To our knowledge, the present study is the first study that identify kidney function-related dietary pattern by using RRR. Overall, we found that kidney function-related dietary pattern was correlated with increased obesity risk and exacerbation of cardiovascular risk factors. In this dietary pattern, the food groups containing preserved or processed foods, meat, organ meats, and sauces contributed to 64% explained variation. Adding soy sauce or other sauces to preserve or process foods and meat is common in Taiwanese’s culture. Consistent with our study, a diet rich in meat and processed foods was associated with increased body weight in Asian and US adults [31, 32]. Meat, processed foods, and organ meats are commonly high in calories, saturated fat, and cholesterol, which may contribute to a surplus of energy intake. We also found that participants who ate preserved or processed foods, meat, organ meats, and sauces were also likely to consume rice or flour products and noodles. Similar studies conducted in Korean and Japanese population reported that diet rich in white rice was correlated with high risk of obesity [33, 34]. However, Xu and colleagues found an inverse association between the traditional Chinese dietary pattern, characterized by high intake of rice and pork, with the risk of obesity [35]. The conflicting findings might be due to the different food groups in the dietary pattern, lifestyle, and eating behavior in China. In our study, more than 70% of participants were physically inactive, which may also contribute to these different results. In addition, a recent population study in adults has reported that 1 SD increment of fruits and vegetables intake was inversely associated with BMI by 0.12 kg/m2, waist circumference by 0.40 cm, and percentage fat mass by 0.30% [36]. Fruits and vegetables are commonly known to have a higher amount of dietary fiber, phytochemicals, vitamins, and minerals, which may enhance satiety and lead to a lower energy absorption. In addition, fruits and vegetables also have anti-oxidative effects against obesity-induced oxidative stress [36]. However, our RRR derived kidney function-related dietary pattern was characterized by a low fruits and vegetables intake and this may increase the risk of obesity.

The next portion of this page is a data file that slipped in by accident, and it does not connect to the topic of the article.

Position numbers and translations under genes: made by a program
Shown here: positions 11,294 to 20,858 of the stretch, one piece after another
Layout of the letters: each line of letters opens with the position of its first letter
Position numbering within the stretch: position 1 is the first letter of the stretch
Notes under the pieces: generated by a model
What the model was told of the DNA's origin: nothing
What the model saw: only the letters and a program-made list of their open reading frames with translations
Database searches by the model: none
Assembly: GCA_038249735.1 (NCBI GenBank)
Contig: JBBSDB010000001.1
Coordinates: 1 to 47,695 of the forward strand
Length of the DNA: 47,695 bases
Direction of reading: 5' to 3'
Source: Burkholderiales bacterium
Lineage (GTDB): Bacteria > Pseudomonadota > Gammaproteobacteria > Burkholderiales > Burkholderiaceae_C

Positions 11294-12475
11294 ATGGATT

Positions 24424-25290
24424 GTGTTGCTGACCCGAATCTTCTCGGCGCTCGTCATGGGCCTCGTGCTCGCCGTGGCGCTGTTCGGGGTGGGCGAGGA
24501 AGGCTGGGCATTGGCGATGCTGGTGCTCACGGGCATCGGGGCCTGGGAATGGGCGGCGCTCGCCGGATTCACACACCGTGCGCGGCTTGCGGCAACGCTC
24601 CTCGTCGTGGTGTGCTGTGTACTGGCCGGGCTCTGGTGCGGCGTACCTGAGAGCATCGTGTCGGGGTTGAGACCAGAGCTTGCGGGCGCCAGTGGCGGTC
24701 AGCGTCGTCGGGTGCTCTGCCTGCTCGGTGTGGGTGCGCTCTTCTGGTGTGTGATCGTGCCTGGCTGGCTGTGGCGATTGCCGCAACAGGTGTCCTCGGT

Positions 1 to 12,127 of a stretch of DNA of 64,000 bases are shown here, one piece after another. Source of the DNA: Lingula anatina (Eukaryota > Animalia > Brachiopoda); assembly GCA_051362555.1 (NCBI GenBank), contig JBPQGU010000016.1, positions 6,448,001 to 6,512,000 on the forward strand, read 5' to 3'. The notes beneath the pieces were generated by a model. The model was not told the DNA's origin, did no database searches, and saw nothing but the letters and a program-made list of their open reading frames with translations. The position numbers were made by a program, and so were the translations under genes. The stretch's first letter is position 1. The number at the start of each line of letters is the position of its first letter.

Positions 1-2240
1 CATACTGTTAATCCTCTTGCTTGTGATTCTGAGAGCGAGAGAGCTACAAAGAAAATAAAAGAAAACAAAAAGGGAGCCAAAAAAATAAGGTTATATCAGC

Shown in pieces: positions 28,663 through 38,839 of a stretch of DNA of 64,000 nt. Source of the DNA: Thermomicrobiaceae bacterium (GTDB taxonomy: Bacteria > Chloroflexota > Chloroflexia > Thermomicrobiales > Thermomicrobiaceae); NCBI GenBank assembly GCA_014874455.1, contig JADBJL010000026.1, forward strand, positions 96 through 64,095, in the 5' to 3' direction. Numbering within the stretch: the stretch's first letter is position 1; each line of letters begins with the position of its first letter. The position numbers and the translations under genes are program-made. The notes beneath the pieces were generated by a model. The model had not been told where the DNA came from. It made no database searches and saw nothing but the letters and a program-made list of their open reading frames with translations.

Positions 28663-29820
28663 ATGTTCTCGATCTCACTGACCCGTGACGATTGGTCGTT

Our study reported that kidney function-related dietary pattern was correlated with an increased abnormality of most cardiovascular risk factors, except for hypertension, low HDL-C, and high serum phosphorus levels. The relationship between dietary pattern and hypertension or high serum phosphorus levels was weakened by potential confounders after adjusting for covariates in model 2; however, it remains positively correlated after adjusting for age, sex, and BMI (tertile 3: OR = 1.07, 95% CI 1.01–1.14, P <  0.05 for hypertension and OR = 1.06, 95% CI 1.01–1.12, P <  0.05 for high phosphorus levels). Other studies have found that dietary pattern consisting of high consumption in animal fat, processed meat, organ meats, or refined carbohydrate was positively associated with cardiovascular risk factors [11, 37, 38]. An imbalance between saturated and unsaturated fats and low fiber content in the animal food, together with high salt content in processed food, could have an influence over blood lipids, blood pressure, and blood glucose levels [38]. In comparison, a healthy dietary pattern with high intakes of whole grains, fruits, and vegetables was found to reduce TC by 0.07 mmol/L, LDL-C by 0.05 mmol/L, TG by 0.22 mmol/L, and increase HDL-C by 0.01 mmol/L in the study of multi-ethnic Asian people [9]. Another study conducted in a Korean adult population reported that an increased dietary fat intake (% of energy) was associated with increased TC and LDL-C levels but inversely associated with the risk of having low HDL-C and high TG levels [39]. In contrast, dietary carbohydrate intake (% of energy) was positively correlated with increased TG and low HDL-C levels [37, 39], but negatively correlated with increased TC and LDL-C levels [39]. Our RRR-derived kidney function-related dietary pattern was characterized by high intake of both fat and carbohydrate, and this might be the reason that there was no association between this dietary pattern and low HDL-C levels. Taken altogether, our findings suggest that kidney function-related dietary pattern may alter blood lipid profile and glucose metabolism, and thus may lead to increase cardiovascular disease risk.